We have done the basics on Tuesday and update on Thursday.
         See this text, as well as the following papers (links to follow): 
        Update in Rotterdam, One is a Lonely Number.
  • Week 8    Dynamic logics of action
         Here is some material about propositional dynamic logic.
          And this is the key monograph by three founding fathers.
  • Week  9  Games: knowledge in action
         You can look at the course homepage for Philosophy 298.
         On Tuesday, we did some basic modal structures in games:
          action modalities, reasonign about strategies in dynamic logic,
         Zermelo's Theorem and fixed-point definition for coloring algorithm,
         epistemic-dynamic logic of games with imperfect information.

         Thursday: special topic, modal deconstruction of first-order logic.

  • Week 10   Student presentations, two 2-hour sessions.
         Presentations take 15 minutes, with 5 minutes discussion.

       Tuesday June 1st,     11 AM - 1:15 PM, room 200-305
         Thursday June 3d,     10 AM - 12:15 PM, room 160-326

       Titles, and emails ifor people who want to request the paper:

      Josh Snyder,  Vagueness, Common Knowledge & 
                                 Public Announcements,
      Govind Persad, The STIT Operator: a modal representation 
                                  of agency,
      Dan Auerbach, Dynamic Doxastic Logic as a Model for 
                                  Public Key Protocols,
      Jonathan Lipps, Kripke's World: A Program that Tests 
                                  for Bisimulation,
      Renee Trochet, Defaults in Update Semantics, 
      Jonathan Frank, Epistemic Reasoning in Multi-Agent 
       Kim Diana Ly, First-Order and Second-Order Aspects of 
                                  Branching-Time Semantics',
       Chris Gearhart, An Analysis of Knowledge-Based TCP, 
       Brett Lockspeiser,Possible Worlds, 
       Peter Lubell-Doughtree, Programming the Evaluation 
       Tyler Greene, Plethoric Epistemology, 

Course materials

The book "Manual of Intensional Logic" provides general philosophical 
background. It can be obtained at CSLI's Publications Office. But the self- 
image of modal logicians is shifting, and the course now takes a more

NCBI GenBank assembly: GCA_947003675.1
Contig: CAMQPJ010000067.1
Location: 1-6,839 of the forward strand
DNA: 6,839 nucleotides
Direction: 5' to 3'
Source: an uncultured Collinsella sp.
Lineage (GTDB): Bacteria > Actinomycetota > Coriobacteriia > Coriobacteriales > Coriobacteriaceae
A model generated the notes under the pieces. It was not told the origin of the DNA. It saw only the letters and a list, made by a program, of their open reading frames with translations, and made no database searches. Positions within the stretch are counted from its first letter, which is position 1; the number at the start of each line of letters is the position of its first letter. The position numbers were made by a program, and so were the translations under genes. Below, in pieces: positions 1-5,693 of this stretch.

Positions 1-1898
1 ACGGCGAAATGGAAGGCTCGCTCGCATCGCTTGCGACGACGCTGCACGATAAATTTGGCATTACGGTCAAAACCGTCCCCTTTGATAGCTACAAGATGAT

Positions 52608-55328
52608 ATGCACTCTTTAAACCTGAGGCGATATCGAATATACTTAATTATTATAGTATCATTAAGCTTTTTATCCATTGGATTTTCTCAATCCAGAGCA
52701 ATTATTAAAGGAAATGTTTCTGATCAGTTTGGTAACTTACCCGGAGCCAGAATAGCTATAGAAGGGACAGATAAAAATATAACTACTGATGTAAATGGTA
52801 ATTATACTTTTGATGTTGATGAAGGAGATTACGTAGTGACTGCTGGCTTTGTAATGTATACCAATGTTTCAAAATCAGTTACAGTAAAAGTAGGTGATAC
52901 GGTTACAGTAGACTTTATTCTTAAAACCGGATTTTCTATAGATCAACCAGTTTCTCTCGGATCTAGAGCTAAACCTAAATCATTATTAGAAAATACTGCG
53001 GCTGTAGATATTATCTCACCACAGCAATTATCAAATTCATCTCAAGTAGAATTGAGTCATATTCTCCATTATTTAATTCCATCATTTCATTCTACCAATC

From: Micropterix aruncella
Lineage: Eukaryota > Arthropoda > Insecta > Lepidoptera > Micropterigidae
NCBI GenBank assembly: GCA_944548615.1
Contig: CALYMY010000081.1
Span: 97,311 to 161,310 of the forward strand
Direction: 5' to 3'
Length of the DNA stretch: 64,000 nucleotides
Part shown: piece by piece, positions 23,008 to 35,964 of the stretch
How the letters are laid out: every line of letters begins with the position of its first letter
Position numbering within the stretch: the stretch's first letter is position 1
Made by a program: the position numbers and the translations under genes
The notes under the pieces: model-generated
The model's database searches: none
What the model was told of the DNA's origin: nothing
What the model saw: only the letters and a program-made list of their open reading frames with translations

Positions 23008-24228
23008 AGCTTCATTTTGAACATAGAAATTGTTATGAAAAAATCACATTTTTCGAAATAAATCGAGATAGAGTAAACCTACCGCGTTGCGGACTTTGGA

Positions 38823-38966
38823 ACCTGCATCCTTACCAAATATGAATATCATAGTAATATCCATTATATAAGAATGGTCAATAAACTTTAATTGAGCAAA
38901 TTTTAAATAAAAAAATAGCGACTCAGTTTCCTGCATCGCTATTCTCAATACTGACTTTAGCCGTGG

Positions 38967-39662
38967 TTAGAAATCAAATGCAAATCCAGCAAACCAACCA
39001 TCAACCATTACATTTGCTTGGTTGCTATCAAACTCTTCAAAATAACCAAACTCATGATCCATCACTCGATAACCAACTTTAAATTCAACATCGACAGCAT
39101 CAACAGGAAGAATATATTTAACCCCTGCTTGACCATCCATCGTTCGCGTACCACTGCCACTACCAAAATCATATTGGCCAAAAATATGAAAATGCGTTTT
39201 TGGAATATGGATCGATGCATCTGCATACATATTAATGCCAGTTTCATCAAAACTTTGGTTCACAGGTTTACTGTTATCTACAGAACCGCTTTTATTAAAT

modern view of what makes modal logic tick as a family of 'fine-structure
formalisms' striking a nice balance between reasonable expressive 
power and often decidable computational complexity. See the recent 
state-of-the-art new Textbook by Blackburn, de Rijke, and Venema, 
or the new Handbook of Modal Logic, under construction right now.
The following paper in the volume "Companion to Philosophical Logic" 
is a lightning survey of this course. You may also want to look at some 
conference sites. A nice source of illustrations for topics in the course 
is the logic animations page of Jan Jaspars in Amsterdam.

Practical things

To be announced. You will get weekly homework assignments 
plus a final paper or presentation assignment.


Week 1 This tests your understanding of (a) truth/expressive power                                of modal formulas in models, and (b) the workings of bisimulation.

Week 2  Simple formal proofs, arguments about modal validity, 
and some impressionistic exercises in complexity analysis.

Week 3   Working with translations, and first-order fragments,
and understanding a few useful extended modal languages.

Week 4  Substitution method for computing first-order frame 
correspondents, and analyzing non-first-order modal axioms.

Week 5  Varia from the survey, and some temporal logic. 

Week 6: you got spatial logic homework from our guest speaker.

Weeks 7, 8, 9: combined homework on epistemic logic,
dynamic logic & a bit of games: the final one!


Logic in Action ILLC